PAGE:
After making its first appearance in France in 1975, copy art became more accepted. By 1983, an exhibition called “Electra” was held in the Musee d’Art de la Ville de Paris. The gallery devoted considerable space to the art form.
Copy Artist Pati HillArtist Pati Hill exhibited in the “Electra” exhibition, working with shadows, grains, and contrasts of black and white as well as textures and micro textures. To create this work, Hill created imagery from feathers, flowers fabrics and plants, says de Meridieu. In a chapter about innovative pioneers in the book called Digital and Video Art, de Mèredieu goes on to talk about Hill as a contemporary experimentalist and her work as extravagant. An example of Hill’s technique, she explains, was to photograph every possible (visible, invisible, obvious and unexpected) of the Palace of Versailles.
Centre Copie-Art of Canada
Copy Art continues to thrive in Canada today. The founder of the Canadian movement was Jacques Charbonneau. After discovering the technique, when he was on holiday, he returned to Canada where he opened Centre Copie-Art in Montreal in 1982.
Body Art and Other Offshoots of Xerography
Practitioners of body art, such as Amal Abdenour and Phillipe Boissonnet, reproduced different parts of the body using photo copiers. They were exploiting variations of colour and the effects of contrast and solarisation. Much of this work was achieved by using overlays of transparencies.
Because it so versatile, there have been many different developments and innovations that have evolved from Copy Art. According to de Mèredieu, magazines and fanzines sprang up around artist centres such as art schools and colleges. A centre recognised as famous for encouraging this type of art form was Ecole des Beaux-Arts in Dijon.
de Mèredieu points to the importance of this movement, when she mentions that Klaus Urbons founded a museum of photocopying in Mulheim an der Ruhr in Germany. Here there are displayed old machines, documentation and artist’s work. Another example of the value of the body of work, the style and the method, is the opening in 1990 of a major international museum of electrography in Cuenca in Spain.
DashBurst – a social media magazine, design agency and technology startup – is looking to add a full-time writer to its staff.
Since launching our blog two months ago, DashBurst is now one of the top 50,000 sites on the web with a rapidly growing community of over 250,000 subscribers. DashBurst is a go-to source online for the latest in social media, business, marketing, technology, web culture, humor, art and design.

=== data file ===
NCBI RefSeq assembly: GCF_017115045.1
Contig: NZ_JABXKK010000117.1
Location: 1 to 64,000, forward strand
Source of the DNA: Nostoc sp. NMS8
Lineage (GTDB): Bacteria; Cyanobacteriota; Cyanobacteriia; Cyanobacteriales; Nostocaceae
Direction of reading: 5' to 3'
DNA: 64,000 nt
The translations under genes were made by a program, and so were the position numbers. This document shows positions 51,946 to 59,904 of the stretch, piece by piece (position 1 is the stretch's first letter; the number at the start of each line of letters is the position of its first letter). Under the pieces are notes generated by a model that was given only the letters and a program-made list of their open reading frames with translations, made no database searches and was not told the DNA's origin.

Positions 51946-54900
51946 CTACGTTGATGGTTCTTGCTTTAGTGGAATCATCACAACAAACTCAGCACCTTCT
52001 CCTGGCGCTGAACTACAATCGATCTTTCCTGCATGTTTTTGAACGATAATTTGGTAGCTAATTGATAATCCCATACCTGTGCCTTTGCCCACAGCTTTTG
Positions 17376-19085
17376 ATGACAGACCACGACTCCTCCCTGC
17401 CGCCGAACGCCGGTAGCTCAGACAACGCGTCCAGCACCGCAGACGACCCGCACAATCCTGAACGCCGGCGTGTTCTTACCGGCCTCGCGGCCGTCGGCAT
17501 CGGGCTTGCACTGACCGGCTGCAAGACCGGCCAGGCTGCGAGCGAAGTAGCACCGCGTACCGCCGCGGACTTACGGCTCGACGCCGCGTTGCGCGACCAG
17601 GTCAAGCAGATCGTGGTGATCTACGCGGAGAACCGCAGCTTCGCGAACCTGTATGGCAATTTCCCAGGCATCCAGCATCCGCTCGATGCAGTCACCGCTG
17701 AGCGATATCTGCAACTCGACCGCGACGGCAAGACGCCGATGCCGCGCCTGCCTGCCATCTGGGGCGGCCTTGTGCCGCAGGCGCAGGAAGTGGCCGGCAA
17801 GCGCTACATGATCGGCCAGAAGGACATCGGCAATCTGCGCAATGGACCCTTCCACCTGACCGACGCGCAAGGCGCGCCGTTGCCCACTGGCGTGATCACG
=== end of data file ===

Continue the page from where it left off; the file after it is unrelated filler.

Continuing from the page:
We’re looking for an experienced writer knowledgeable in these and similar fields. We feature breaking news as well as exciting videos, photos, guides, infographics, presentations and more. Take a look at our blog and topic categories to get a better idea of what DashBurst is about.
Caution: What you’re about to read is not for the faint of heart, and anyone who can’t handle this need not apply…
- Do you write for some big time magazine? Good for you. You can stop here… We’re not looking to hire writers away from plush jobs, we’re trying to train new ones.
- You’re required to work your ass off at this firm. 40+ hours/week writing 2 to 4 articles per day.
- Working knowledge of English, WordPress, Photoshop, PowerPoint, HTML, Facebook, Twitter, Google+, LinkedIn, Tumblr, Pinterest, Apple, Android, Microsoft, Skype and other current technology is needed.
What you’ll get:
1) Ok, first three months at the firm are as a trainee. You will make $150 dollars/week.*
2) After that, if you pass the test of successfully running the blog on your own for a day, you will get a full-time offer to join DashBurst, salary commensurate with your experience, including equity in the company where the sky is the limit.
3) Every article you write for DashBurst will get massive exposure, building your portfolio and personal audience.
It’s a shame they don’t still make books with hard covers, embossed titles, tissue thin pages between full colour illustrations, fore-edge painting. Those books had texture, they were touchable. New books don’t have that quality and ebooks have none at all.
It seems we always lose something sensual in a real, physical way when we move ahead with new technology. Will everything eventually be hands-off, untouchable in the future? The less people touch things the more it becomes something unusual, scary, even taboo eventually. Think not? What about all those people who won’t wash their hands any more because they’re afraid of germs? They don’t want to touch the taps, the soap, the towel to dry your hands…
I’m just waiting to see someone wearing latex gloves to the bookstore.